80 - A close association of pain freedom with freedom from most bothersome symptom and from migraine-related functional disability in lasmiditan studies SAMURAI and SPARTAN
Li Shen Loo1, Richard Lipton2, Stewart Tepper3, Raghavendra Vasudeva1, Simin Baygani1, Eric Pearlman1, Paula Hauck1, John Krege1
1Eli Lilly and Company, Indianapolis, USA. 2Department of Neurology, Albert Einstein College of Medicine, Bronx, USA. 3Geisel School of Medicine at Dartmouth, Hanover, USA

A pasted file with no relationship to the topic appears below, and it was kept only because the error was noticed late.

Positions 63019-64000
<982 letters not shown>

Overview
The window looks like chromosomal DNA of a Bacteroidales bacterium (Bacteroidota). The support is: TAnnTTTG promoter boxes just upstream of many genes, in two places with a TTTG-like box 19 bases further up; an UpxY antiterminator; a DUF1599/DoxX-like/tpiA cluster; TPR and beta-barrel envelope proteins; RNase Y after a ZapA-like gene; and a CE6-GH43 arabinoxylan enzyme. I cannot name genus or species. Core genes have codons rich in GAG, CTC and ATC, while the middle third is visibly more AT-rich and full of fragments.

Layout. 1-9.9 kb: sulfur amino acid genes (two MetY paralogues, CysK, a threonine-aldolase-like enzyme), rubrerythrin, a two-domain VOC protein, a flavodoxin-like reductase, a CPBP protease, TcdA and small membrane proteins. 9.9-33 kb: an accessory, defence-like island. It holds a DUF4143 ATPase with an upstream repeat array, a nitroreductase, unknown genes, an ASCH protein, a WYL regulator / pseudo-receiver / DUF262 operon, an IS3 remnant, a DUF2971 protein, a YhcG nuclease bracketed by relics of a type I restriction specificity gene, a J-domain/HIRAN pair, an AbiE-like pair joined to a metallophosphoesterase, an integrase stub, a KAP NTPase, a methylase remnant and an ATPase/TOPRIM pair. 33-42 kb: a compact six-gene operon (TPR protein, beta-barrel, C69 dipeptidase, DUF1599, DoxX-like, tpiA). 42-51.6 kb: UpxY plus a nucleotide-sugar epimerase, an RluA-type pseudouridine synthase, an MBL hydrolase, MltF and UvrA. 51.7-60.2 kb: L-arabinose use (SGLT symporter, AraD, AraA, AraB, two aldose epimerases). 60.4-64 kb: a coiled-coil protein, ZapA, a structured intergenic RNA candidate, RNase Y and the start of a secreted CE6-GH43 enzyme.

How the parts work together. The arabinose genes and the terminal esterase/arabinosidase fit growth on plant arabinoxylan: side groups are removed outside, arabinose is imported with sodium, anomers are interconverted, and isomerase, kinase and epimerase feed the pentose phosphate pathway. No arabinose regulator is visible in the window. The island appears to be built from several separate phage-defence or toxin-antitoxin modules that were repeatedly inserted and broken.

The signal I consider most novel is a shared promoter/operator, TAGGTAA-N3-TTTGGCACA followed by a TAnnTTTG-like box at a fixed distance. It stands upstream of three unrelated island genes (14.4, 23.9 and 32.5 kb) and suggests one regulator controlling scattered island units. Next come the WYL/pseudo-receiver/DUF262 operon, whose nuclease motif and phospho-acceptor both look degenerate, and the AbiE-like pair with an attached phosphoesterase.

Purpose Lasmiditan is a selective 5-hydroxytryptamine 1F receptor agonist for the acute treatment of migraine. Lasmiditan has been shown to be superior to placebo on freedom from pain and freedom from most-bothersome symptom (MBS) in 2 Phase 3 studies, SAMURAI (NCT02439320) and SPARTAN (NCT02605174). Methods This post-hoc analysis assessed whether the outcomes of pain freedom (reduction in pain severity from moderate or severe at baseline to none) or mild pain (reduction in pain severity from moderate or severe at baseline to mild were associated with the outcomes of MBS freedom or functional disability freedom in 2 hour pooled data from SAMURAI and SPARTAN (modified intent-to-treat population with moderate or severe pain, MBS and functional disability recorded at time of dosing). MBS freedom is defined as absence of the self-identified MBS [either nausea, phonophobia or photophobia]. Patients who recorded no symptoms present at time of dosing were excluded from the analysis. Functional disability was assessed with the question “How much is your migraine interfering with your normal activities.” Response options were “not at all” (functional disability freedom), “mild interference,” “marked interference,” “need complete bed rest.” Patients who recorded “Not at all” at time of dosing were excluded from the analysis. Patients treated with lasmiditan 200 mg with MBS and functional disability recorded at the time of dosing were assessed at 2 hours postdose. The coexistence of MBS freedom and functional disability freedom was examined in patients with pain freedom or mild pain. Results Patients with pain freedom (N=324) frequently also experienced MBS freedom (91.4%) and functional disability freedom (81.8%). In contrast, patients who experienced mild pain (N=220) showed lower rates of MBS freedom (45.0%; p=<0.001) and functional disability freedom (12.7%; p=<0.001) than pain-free patients In addition, more patients who were pain free experienced both MBS freedom and functional disability freedom (78.7%) compared to those with mild pain (10.0%; p=<0.001). Furthermore, 5.6% of patients experienced pain freedom without achieving MBS freedom or functional disability freedom compared with 52.3% of patients who experienced mild pain alone. Conclusions Achieving pain freedom with lasmiditan was frequently associated with MBS freedom and a return to normal activities.